Details

Research on Professional Responsibility and Ethics in Accounting
Type: Book
ISBN: 978-1-78560-973-2

Keywords

Article
Publication date: 13 February 2017

Seth Ketron, Rodney Runyan and M. Theodore Farris II

The current work reviews all retailing articles published in four prominent retailing journals – Journal of Retailing, Journal of Retailing and Consumer Services, International

Abstract

Purpose

The current work reviews all retailing articles published in four prominent retailing journals – Journal of Retailing, Journal of Retailing and Consumer Services, International Journal of Retail & Distribution Management, and International Review of Retail, Distribution and Consumer Research – in the 2009-2015 period, picking up where Runyan and Hyun (2009) left off. The purpose of this paper is to identify leading authors and institutions in retailing research based on overall impact.

Design/methodology/approach

Content analysis/literature review/descriptive research.

Findings

In total, 1,392 articles were published during this time period, and through a procedure of weights and adjustments for author count, journal impact, journal quality, and journal publishing opportunity, the findings reveal that research collaboration is highly prevalent, as evidenced by the high number of multi-authored papers and cross-university/international partnerships. Additionally, some authors and institutions remain influential, while others have emerged as highly influential in the last seven years. This shows the dynamic nature of the field and the need to remain active in quality publishing.

Research limitations/implications

Scholars must understand that several factors influence impact judgments, which cannot be assessed using raw counts alone. Journal quality, impact, and publishing opportunity as well as author counts are important elements to consider.

Originality/value

These reviews are vital to the field in that they provide status updates on scholarship, so these reviews should be done periodically. Additionally, the findings in this paper provide a more holistic understanding of research impact and permit better assessment for scholars and administrators.

Details

International Journal of Retail & Distribution Management, vol. 45 no. 2
Type: Research Article
ISSN: 0959-0552

Keywords

Book part
Publication date: 20 October 2016

Teela Sanders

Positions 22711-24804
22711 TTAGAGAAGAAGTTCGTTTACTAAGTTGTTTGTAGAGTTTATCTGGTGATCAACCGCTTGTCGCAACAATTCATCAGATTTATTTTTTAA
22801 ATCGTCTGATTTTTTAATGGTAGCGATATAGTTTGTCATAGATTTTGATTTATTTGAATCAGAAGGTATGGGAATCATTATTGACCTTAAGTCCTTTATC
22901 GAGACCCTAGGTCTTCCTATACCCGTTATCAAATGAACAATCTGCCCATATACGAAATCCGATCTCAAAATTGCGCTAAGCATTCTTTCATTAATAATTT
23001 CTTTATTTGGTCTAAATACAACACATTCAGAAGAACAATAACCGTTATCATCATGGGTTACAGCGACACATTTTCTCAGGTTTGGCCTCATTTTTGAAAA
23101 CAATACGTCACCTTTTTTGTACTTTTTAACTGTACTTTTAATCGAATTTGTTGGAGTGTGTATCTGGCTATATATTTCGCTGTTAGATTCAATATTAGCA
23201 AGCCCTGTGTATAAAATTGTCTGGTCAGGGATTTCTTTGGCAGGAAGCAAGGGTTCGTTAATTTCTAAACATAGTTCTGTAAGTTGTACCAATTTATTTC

Radical feminists position any forms of sex work as gender violence against individuals and more broadly for all women in society. I argue against the ideological stance that sex…

Abstract

Radical feminists position any forms of sex work as gender violence against individuals and more broadly for all women in society. I argue against the ideological stance that sex work is inherently violent and as a result should be outlawed, setting out how this ideology and dogma has allowed structural factors to persist. In this paper, I argue that despite the unacceptable high levels of violence against sex workers across the globe, violence in sex work is not inevitable. Through a review of the literature as well as drawing on research from the United Kingdom, I deconstruct the myth of inevitable violence. In turn I argue that violence is dependent on three dynamics. First, environment: spaces in which sex work happens has an intrinsic bearing on the safety of those who work there. Second, the relationship to the state: how prostitution is governed in any one jurisdiction and the treatment of violence against sex workers by the police and judicial system dictates the very organization of the sex industry and the regulation, health and safety of the sex work communities. Third, I argue that social status and stigma have significant effects on societal attitudes toward sex workers and how they are treated. It is because of these interlocking structural, cultural, legal, and social dynamics that violence exists and therefore it is these exact dynamics that hold the solutions to preventing violence against sex workers. Toward the end of the paper, I examine the UK’s “Merseyside model” whereby police treat violence against sex workers as a hate crime. It is in these examples of innovative practice despite a national and international criminalization agenda against sex workers, that human rights against a sexual minority group can be upheld.

Details

Special Issue: Problematizing Prostitution: Critical Research and Scholarship
Type: Book
ISBN: 978-1-78635-040-4

Keywords

Book part
Publication date: 22 April 2003

Bob Jeffrey

The rise of a performativity discourse in education in England emanates from the importation of an economic ‘market’ structure for schools in order to improve the effectiveness…

Abstract

The rise of a performativity discourse in education in England emanates from the importation of an economic ‘market’ structure for schools in order to improve the effectiveness and efficiency of the outputs of learning and to increase the opportunity of choice for the ‘consumers’ of education (Ball, 1998). Institutions focus their policies and practice, on improving performance and survival to maintain and develop their market share. This is due to the competitive nature of a market structure. The performativity criterion of efficiency and effectiveness is an optimisation of the relationship between input and output (Lyotard, 1979). In the case of education this means both ensuring a favourable qualitative award from a national inspection service and raising the achievement levels of pupils in national tests to ensure a high position in published tables of educational performance. High ratings on these two performativity indicators improve a school’s attraction to parents and students in the educational market place. This results in improved resources, increasing the opportunity for the school to be more selective about the students it accepts and the quality of the teachers it employs.

Details

Investigating Educational Policy Through Ethnography
Type: Book
ISBN: 978-0-76231-018-0